*p*is the predicted probability of

_{n}*o*. The smaller the value of the BS or its cumulative version, the closer is the model’s prediction to the observed data. In the Bayesian setting the posterior distribution of the probabilities can be used to derive the distribution of the BS.

_{n}*Brier Skill Score* (BSS) [32] is an intuitive metric to compare a model in question to a baseline model and models with larger BSS are preferred. The baseline model can be, for instance, set to predict the observed frequencies of classes and yield the Brier score BS^{b}. If BS^{m} is the score given by the proposed model, then the BSS can be computed as . Closeness of the BSS to 0 means that the proposed model is not much better than the baseline, and closeness to 1 means that predictions made by the model are good.

Such measures as accuracy and BA are overly sensitive on small datasets and we advocate for the continuous measures, such as OBS and BSS, to be used as primary evaluation metrics, whenever appropriate.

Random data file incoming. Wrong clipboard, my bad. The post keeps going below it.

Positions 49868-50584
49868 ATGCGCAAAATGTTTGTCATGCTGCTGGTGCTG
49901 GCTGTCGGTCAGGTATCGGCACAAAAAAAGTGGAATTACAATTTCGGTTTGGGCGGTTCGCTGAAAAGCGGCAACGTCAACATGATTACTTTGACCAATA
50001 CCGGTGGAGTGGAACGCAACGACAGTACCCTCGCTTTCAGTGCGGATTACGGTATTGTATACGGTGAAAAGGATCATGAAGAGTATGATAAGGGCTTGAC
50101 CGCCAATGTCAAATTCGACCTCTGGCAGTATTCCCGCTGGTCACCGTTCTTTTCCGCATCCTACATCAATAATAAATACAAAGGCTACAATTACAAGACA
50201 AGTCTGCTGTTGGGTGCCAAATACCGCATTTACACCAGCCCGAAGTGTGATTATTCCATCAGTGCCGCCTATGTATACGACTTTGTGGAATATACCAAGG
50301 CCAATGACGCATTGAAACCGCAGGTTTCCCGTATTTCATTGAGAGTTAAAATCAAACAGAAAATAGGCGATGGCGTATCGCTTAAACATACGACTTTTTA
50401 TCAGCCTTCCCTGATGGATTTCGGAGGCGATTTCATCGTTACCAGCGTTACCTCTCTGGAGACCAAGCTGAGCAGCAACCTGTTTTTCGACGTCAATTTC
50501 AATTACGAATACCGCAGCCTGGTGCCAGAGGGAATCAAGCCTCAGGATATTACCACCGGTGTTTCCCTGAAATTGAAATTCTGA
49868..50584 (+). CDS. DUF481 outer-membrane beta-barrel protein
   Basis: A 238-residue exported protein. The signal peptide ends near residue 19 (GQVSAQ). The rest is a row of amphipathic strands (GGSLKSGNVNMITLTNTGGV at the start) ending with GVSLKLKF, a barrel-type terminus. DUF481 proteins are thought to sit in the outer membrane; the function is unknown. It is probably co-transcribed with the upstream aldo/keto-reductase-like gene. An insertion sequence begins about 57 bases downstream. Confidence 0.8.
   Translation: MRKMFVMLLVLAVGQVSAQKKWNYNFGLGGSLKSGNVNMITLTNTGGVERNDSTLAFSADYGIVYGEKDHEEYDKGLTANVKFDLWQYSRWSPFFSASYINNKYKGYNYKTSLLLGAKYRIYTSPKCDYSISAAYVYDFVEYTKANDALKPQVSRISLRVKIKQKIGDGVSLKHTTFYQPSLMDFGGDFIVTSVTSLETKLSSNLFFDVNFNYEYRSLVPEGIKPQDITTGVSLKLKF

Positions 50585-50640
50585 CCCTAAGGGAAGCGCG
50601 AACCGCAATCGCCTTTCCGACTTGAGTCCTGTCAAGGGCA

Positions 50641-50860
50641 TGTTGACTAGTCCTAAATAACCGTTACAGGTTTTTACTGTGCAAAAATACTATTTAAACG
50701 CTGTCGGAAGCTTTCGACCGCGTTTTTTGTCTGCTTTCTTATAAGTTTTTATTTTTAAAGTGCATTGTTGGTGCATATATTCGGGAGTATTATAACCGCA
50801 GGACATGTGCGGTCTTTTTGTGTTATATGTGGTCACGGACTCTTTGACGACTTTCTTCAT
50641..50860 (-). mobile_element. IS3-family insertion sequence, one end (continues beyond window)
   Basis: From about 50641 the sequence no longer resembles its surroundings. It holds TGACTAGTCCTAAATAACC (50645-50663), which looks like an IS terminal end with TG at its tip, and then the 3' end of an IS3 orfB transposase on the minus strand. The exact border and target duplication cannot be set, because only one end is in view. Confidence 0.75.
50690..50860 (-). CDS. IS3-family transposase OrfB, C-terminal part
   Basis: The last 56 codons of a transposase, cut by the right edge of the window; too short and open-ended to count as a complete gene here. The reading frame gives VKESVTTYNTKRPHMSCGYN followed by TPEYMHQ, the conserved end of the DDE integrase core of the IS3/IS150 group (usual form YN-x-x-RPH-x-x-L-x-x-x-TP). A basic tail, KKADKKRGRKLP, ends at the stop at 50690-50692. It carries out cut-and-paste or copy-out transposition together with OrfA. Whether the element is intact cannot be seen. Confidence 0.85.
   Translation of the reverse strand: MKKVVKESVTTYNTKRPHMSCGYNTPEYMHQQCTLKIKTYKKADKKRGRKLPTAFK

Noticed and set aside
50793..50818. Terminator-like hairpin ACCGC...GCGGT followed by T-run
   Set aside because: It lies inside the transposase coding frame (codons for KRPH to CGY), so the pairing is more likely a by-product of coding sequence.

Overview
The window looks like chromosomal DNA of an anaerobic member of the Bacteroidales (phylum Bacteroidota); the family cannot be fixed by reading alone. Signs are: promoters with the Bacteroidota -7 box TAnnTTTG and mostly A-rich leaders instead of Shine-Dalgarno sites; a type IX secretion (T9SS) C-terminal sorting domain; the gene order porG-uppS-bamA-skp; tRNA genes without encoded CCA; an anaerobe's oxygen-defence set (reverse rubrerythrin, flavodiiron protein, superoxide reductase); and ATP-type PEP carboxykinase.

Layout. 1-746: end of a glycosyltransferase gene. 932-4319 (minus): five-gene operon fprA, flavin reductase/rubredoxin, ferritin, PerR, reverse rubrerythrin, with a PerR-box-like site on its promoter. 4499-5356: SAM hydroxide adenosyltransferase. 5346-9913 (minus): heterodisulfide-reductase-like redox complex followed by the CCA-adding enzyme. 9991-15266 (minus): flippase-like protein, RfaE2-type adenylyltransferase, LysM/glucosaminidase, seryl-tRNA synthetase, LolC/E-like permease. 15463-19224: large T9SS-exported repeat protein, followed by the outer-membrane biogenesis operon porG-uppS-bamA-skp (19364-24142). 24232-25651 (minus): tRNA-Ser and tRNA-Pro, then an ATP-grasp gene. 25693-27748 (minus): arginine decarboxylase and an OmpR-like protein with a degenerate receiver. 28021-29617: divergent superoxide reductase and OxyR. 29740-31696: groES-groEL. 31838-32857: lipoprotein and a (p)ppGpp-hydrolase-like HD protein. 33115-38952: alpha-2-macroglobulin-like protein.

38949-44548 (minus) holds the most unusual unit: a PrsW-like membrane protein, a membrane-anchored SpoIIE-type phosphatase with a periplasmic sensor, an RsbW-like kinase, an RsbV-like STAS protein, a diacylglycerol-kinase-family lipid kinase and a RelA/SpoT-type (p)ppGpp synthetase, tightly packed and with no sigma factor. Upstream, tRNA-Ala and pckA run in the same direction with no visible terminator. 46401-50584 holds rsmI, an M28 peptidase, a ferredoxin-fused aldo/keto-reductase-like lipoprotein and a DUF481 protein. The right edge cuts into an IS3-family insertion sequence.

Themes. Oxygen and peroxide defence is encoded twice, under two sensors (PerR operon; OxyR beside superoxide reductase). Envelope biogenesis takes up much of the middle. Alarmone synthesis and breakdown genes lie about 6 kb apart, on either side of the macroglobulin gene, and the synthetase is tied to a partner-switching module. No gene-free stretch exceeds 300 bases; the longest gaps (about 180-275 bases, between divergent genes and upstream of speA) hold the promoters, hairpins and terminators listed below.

To assess the variation in metrics, we generated 20 bootstrap datasets from the training data. We used bootstrapping instead of cross-validation because the training set was small. Since bootstrapping samples with replacement, the bootstrapped datasets are the same size as the original, making better use of the limited data [33]. For each bootstrapped data set, we sampled the 147 training compounds with replacement and trained the models on these “in-sample” compounds. Compounds not selected formed the “out-of-sample” data, and typically 2/3 of the compounds are in the insample set and 1/3 in the out-of-sample set. Evaluation metrics were then computed on the out-of-sample and test data (see Appendix E). We expect the performance on the test data to deteriorate when training on the insample data compared with the full training data, but such results are still useful since they can show variation and trends in metrics for the POLR and BNN models. We used the bootstrap experiments to assess how the performance metrics change as distance to the training data increases. For each bootstrap dataset we find the centroid of in-sample data, and then calculate the mean Euclidean distance of the test data to the centroid.